Arolids Chapman looks good on his first day of camp

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One of the things I’m most eager to see this spring is how Aroldis Chapman does. He’s such an unknown compared to everyone else. He’s been hyped to the nth degree. Is the hype justified? If so, he could prove to be a real difference maker, helping turn a Reds team that currently qualifies, competitively speaking, as “interesting” into one that is genuinely “frisky.”

We won’t have a clear take on Champan’s progress for a while of course, but yesterday he made his debut in Reds camp and things went well

The ball seemed to snap in Hernandez’s glove as he shouted instructions and encouragement in Spanish. Watching their
$30 million investment pitch — GM Walt Jocketty, assistant GM Bob
Miller, scout Jerry Walker, manager Dusty Baker and pitching coach
Bryan Price. Tony Fossas, the Class A Dayton pitching coach and Cuban
native, translated coaching instructions from behind the mound . . . “Very impressive,” Jocketty said. “I’d like to see him when a hitter
gets in there. He showed good command. Everything was right around the
strike zone. I watched him do his fielding drills over there and that
was pretty good.”

Maybe the coolest thing about this is the Tony Fossas sighting.  He’s the ultimate survivor, isn’t he? He wisely or luckily signed with the Cardinals just before they hired Tony La Russa, whose thing for situational lefties likely helped extend his career into his 40s. He takes a job with the Reds just before they sign the most highly-touted Cuban prospect in history, his Cuban heritage likely buying him a little more job security.

When the nukes start flying, I’m going to be wherever Tony Fossas is, because that dude will no doubt be in the right place.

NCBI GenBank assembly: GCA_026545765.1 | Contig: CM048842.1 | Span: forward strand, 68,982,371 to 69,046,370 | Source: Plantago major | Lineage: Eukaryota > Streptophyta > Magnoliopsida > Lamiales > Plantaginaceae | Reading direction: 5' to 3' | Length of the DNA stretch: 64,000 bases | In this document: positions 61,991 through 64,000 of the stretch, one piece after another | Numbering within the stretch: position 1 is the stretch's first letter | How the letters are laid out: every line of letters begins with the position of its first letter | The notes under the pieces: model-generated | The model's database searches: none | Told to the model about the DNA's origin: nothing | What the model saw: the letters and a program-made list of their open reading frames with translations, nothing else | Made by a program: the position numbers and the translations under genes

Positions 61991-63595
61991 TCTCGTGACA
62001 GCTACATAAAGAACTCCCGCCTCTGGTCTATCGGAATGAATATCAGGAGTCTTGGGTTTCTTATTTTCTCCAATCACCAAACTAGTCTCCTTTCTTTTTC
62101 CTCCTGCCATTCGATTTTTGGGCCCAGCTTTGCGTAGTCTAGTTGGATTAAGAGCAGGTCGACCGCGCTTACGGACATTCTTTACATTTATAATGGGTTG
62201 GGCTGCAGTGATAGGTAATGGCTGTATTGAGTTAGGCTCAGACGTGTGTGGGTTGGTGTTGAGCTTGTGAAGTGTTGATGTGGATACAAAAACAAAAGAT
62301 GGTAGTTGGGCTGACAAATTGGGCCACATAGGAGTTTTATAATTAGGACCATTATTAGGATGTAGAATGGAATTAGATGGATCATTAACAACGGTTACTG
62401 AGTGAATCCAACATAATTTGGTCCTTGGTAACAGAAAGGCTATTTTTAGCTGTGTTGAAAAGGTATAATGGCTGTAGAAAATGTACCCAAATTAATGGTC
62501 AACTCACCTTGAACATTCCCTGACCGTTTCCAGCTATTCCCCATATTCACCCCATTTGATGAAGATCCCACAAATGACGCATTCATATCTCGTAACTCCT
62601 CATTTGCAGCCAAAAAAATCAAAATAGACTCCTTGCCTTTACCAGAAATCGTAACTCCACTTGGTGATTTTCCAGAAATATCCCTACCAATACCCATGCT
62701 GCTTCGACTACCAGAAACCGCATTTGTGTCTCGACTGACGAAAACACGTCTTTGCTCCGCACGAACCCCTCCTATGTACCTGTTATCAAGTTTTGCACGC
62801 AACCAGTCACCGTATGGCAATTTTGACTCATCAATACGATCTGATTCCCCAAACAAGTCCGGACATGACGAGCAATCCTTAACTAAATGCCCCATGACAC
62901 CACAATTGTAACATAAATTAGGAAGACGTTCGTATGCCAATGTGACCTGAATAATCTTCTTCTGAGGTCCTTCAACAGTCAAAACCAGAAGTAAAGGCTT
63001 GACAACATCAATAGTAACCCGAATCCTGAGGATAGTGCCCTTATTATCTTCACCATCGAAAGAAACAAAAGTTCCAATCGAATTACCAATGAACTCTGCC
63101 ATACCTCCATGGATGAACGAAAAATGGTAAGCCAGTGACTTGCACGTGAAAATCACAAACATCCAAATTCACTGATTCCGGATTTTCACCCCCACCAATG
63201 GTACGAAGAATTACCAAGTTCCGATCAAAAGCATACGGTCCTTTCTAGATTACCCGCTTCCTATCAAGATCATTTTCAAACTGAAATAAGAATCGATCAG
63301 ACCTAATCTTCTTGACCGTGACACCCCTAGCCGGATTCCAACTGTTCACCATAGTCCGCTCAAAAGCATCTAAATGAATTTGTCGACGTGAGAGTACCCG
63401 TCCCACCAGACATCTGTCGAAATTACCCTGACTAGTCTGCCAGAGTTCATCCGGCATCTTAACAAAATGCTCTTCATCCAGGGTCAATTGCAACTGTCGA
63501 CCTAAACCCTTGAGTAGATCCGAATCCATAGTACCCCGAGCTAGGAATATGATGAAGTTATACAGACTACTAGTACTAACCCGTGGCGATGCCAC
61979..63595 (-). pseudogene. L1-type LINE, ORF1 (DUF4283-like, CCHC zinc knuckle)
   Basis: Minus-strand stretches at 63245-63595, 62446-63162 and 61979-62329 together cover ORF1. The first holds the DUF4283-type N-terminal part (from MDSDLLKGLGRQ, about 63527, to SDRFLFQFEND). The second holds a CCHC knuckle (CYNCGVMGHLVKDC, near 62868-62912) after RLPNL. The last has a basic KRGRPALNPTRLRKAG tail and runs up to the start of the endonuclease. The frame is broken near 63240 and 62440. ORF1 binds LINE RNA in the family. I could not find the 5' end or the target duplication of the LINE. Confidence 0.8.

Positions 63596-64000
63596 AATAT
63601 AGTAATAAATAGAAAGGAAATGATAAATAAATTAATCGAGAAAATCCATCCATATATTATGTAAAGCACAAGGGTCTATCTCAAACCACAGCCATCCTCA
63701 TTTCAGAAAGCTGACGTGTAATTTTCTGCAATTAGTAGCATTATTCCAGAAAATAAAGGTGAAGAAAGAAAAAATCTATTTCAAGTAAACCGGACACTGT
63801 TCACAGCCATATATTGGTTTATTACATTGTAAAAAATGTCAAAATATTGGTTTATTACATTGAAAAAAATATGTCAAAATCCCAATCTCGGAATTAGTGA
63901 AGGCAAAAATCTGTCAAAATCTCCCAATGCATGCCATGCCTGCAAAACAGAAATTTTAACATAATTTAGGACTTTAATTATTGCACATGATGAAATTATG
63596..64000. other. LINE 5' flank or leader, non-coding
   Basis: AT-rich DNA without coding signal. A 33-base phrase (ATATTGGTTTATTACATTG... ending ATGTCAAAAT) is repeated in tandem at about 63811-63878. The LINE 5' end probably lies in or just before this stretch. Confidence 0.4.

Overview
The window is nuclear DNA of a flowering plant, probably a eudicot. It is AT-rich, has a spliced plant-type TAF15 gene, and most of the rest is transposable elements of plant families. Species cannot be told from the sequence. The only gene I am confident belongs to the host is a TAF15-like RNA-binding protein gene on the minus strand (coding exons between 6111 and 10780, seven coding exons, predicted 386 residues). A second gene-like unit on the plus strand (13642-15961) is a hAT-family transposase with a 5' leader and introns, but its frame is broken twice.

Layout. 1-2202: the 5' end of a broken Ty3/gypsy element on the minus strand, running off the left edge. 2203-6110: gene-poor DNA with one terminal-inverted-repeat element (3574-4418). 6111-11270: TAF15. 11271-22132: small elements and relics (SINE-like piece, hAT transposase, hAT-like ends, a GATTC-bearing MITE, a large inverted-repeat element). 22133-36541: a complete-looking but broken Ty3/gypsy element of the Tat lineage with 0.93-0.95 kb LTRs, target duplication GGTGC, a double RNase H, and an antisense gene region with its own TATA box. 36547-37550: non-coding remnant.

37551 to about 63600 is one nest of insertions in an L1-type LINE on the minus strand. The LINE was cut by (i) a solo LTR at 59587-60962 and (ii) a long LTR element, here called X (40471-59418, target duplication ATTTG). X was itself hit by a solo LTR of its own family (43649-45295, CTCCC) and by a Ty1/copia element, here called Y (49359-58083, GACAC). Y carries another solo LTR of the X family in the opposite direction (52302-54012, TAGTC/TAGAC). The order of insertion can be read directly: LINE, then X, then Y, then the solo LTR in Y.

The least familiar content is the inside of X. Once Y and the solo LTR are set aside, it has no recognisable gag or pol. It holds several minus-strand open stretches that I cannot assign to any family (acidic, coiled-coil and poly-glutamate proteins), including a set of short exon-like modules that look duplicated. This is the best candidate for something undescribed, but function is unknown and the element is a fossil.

Video: J.D. Martinez hits league-tying 23rd home run

Seattle Mariners v Boston Red Sox
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The Red Sox and Mariners left nothing on the table Friday night, going head-to-head in a series opener that eventually ended 14-10 in the Sox’ favor. Led by Steven Wright and Wade LeBlanc — neither of whom made it past the fifth inning — the teams combined for 34 hits and four home runs, including two moonshots from Seattle’s Nelson Cruz and a five-run rally that gave Boston the edge in the seventh.

In the sixth inning, however, the Red Sox were still scrambling to make up a four-run deficit. Left fielder J.D. Martinez cut it in half with one swing, pouncing on an 89.5-mph fastball from Seattle right-hander Nick Vincent and posting it to dead center field for a two-run shot.

The 427-foot blast was Martinez’s 23rd of the season, tying Mike Trout for the most home runs in the league this year. While he still has a ways to go before eclipsing the career-best 45-HR mark he set in 2017, he’s off to a strong start this season: Entering Friday’s game, the 30-year-old slugger was batting .315/.386/.623 with a 1.009 OPS and AL-leading 55 RBI in 308 PA. He finished Friday’s game 4-for-5 with five RBI, just one triple shy of hitting for the cycle.

Heading into the All-Star Break, both Martinez and Trout still have some competition for the home run title. Jose Ramirez is sitting at 22 homers, while Nelson Cruz and Khris Davis are tied at 20 apiece.